Damp Birder

Until recently damp birders. It had been raining – oddly enough, I have no pictures taken during actual damp-birding.

Out of the drought, came forth the deluge. One can hardly have failed to notice the volume of water that fell from the skies last month and continues into the so far un-spring like month of May. It’s not so much drip, drip drop, little April showers as splosh, splish, thunder, great big April downpours. Let’s just hope this pattern doesn’t persist until St. Swithin’s Day on July 15th. Fortunately for the soaked, embattled birder, persisting through the unpleasantness of rain can really pay off.

Of course, birds like a bit of sun as much as us humans. Even on a mostly wet day, a gap in the clouds raises the background volume of bird song and tempts the smaller ones especially to become more active, using the window to feed (not to mention to show themselves off a little better to grateful birders). But even where such a break is not forthcoming, birds still have to feed, still have to begin to make an effort at laying eggs and raising chicks – the breeding season is only so long, and there’s already no time to lose. I can’t claim to enjoy boots and coat not drying from one day to the next, but I’m still reaping wildlife rewards from out of the fields of rain. Some of them quite extraordinary. You might even say miraculous.

The Miracle of the Many

Boris and Norman, more influential than their everyday names suggest, want to build an airport. Not just any airport; the largest in the country, twice the size of Heathrow – and situated bang in the middle of the Thames Estuary, one of the crowning glories of Britain’s natural habitats. Not to mention a place generally stuffed full of birds – which don’t mix with aircraft engines very well. What better way, I thought, of protesting than a day’s birding under the potential flight path?

Despite now customary ill weather, we managed over 60 species in just a handful of hours at the RSPB’s Cliffe and Northward Hill reserves. Some of them, nay, all of them remarkable: turtle dove and nightingale singing simultaneously (not often you can say that in 2012), avocets down on the scrapes, a lesser whitethroat in brief full view, the cacophonous delight of the rookery and heronry, perched up in the rigging: real life crow’s nests balanced in a beautiful hillside of towering oaks overlooking the rain-soaked sea of grass below.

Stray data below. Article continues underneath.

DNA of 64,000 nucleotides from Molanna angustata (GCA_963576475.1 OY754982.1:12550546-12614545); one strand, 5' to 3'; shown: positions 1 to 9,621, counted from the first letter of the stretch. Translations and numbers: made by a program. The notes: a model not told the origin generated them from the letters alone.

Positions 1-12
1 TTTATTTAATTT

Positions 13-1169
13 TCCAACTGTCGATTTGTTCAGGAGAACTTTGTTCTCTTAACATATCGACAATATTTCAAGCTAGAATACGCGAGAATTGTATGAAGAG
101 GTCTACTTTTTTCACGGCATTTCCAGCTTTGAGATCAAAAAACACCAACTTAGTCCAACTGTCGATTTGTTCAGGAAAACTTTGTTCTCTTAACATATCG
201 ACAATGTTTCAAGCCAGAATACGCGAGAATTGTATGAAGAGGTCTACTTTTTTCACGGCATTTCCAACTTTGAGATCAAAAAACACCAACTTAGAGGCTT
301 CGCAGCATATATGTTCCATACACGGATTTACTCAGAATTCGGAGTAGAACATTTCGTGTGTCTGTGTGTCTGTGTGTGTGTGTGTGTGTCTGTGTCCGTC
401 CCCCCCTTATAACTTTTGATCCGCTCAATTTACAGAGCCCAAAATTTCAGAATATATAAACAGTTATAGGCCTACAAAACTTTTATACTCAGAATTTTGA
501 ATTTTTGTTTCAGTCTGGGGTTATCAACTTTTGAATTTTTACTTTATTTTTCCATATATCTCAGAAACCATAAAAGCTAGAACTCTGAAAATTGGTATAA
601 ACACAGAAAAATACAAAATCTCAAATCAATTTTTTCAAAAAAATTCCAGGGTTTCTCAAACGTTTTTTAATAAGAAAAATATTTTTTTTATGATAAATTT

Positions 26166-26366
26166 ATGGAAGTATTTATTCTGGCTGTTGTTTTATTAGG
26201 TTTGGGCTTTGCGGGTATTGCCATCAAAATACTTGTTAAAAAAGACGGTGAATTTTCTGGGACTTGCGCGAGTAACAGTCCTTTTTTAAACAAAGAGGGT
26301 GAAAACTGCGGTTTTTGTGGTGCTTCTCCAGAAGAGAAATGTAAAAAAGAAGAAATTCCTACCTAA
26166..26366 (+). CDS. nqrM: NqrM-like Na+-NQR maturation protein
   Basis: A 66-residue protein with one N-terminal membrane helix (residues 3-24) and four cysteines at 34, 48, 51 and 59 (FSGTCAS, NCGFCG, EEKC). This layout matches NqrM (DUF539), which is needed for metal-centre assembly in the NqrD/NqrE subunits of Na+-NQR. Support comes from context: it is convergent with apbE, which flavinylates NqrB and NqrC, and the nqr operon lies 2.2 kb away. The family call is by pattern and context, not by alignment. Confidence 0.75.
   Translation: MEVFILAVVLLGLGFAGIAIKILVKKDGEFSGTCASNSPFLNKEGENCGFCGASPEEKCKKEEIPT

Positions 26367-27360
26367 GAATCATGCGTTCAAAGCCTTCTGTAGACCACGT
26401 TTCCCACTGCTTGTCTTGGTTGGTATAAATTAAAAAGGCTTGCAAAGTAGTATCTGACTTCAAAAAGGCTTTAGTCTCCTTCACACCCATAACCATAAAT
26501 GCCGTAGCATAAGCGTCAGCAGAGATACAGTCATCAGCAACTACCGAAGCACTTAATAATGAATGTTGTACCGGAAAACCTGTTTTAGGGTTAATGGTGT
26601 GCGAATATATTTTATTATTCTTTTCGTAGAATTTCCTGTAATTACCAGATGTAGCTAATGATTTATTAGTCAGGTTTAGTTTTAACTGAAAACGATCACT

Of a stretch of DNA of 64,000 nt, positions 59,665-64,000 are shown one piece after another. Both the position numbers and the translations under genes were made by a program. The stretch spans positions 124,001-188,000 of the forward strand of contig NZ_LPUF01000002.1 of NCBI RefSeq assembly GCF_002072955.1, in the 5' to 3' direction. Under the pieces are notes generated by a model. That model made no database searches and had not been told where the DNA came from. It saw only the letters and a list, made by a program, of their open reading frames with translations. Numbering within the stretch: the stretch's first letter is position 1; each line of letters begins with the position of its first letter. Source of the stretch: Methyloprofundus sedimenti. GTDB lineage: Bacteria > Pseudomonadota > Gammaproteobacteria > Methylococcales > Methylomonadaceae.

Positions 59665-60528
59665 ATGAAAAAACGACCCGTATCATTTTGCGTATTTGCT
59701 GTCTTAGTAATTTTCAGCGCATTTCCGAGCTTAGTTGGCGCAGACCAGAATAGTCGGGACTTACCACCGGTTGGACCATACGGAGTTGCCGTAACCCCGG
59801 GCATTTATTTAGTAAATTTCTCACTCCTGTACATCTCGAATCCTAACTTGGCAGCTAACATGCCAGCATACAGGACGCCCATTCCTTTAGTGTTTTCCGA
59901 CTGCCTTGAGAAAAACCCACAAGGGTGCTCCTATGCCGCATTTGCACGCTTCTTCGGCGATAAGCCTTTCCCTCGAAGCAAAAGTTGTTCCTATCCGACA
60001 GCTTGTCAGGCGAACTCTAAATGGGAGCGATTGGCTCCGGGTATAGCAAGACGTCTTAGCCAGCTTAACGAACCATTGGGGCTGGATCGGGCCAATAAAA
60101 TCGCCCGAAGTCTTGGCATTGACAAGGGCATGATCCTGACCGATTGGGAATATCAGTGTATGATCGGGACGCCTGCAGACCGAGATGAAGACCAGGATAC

The crowning moment of the day was on the entrance track to the reserve at Cliffe Pools. Suddenly birds filled the air above the car – soaring, swooping, screaming swifts, streamlined sickles sweeping the moist air clean of flying insects. Swifts where none had been for eight months, in our field of view and over England’s fields. May they keep returning to this place, un-harried by A380’s and feckless mop-haired politicians.

The Miracle of the Glove

Back at work – which, for me, means back out birding again – came the miracle of the glove. I lost one, several weeks ago, somewhere deep in Kent’s woods. I didn’t have a hope, or so I thought, of ever finding it again – one dark blue scrap of polyester against acres of leaf litter, brambles, bluebells, and puddles. Maybe a dog would find it, sniff and chew it a little, then bury it somewhere to become part of the wood’s fabric forever. Then, one day last week whilst walking along an overgrown ride in the heart of Blean Woods, I put up a woodcock. Nearly trod on one, in fact. So remarkable is the bird’s camouflage that I’d got to within a couple of metres without seeing it. The bird reacted before I did – it had probably watched me bumble towards it for some time – and veered up towards the canopy with a whirr. I watched its rich rufous-brown form glide back down to the wood floor for a few seconds – as long as you will normally get one of these secretive animals in view – and stared after it, trying to remember what little detail I’d seen.

Turning back to the track ahead, now belatedly super-attentive to my surroundings, I got just a few paces further on before a dark patch at my feet caught my eye. A dank, sodden, stinking glove, on its way to becoming compost. I held it up gingerly between two fingers. A fading trace of slug-slime decorated the thumb, whilst a nematode-like creature was wrapping itself around the brand label on the side. “Somebody’s lost their glove,” I mused, “and it looks awfully like one of mine.” At this point, a dim light bulb appeared above my head…

The Miracle of the Ordinary

Rounding off this parade of birds, yesterday I did something quite mundane. I went down to the shops, to get myself some tea*. And at last, as I stepped out, the curtains of drizzle which had hung over the North Downs seemingly for weeks were drawn back. Then, against the pale orange skies which were revealed, a small flock of house martins appeared, chattering to each other as they went about fuelling up for the night ahead. The numerous blackbirds which inhabit the gardens hereabouts serenaded them as they went, whilst further lifting my spirits as I made my way down St John’s Hill. The prospect of a dull trudge to the Co-Op had been transformed into a delightful mini-safari. It’s always worth setting out into the rain.

*That’s a super-obscure reference, readers, which I will be delighted if you recognize.

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2 thoughts on “Damp Birder

  1. All the Swallows here go mad in the rain! Diving at fields faster than the rain-drops. If it wasn’t for having to try and protect equipment from the rain, it’s nice to watch.

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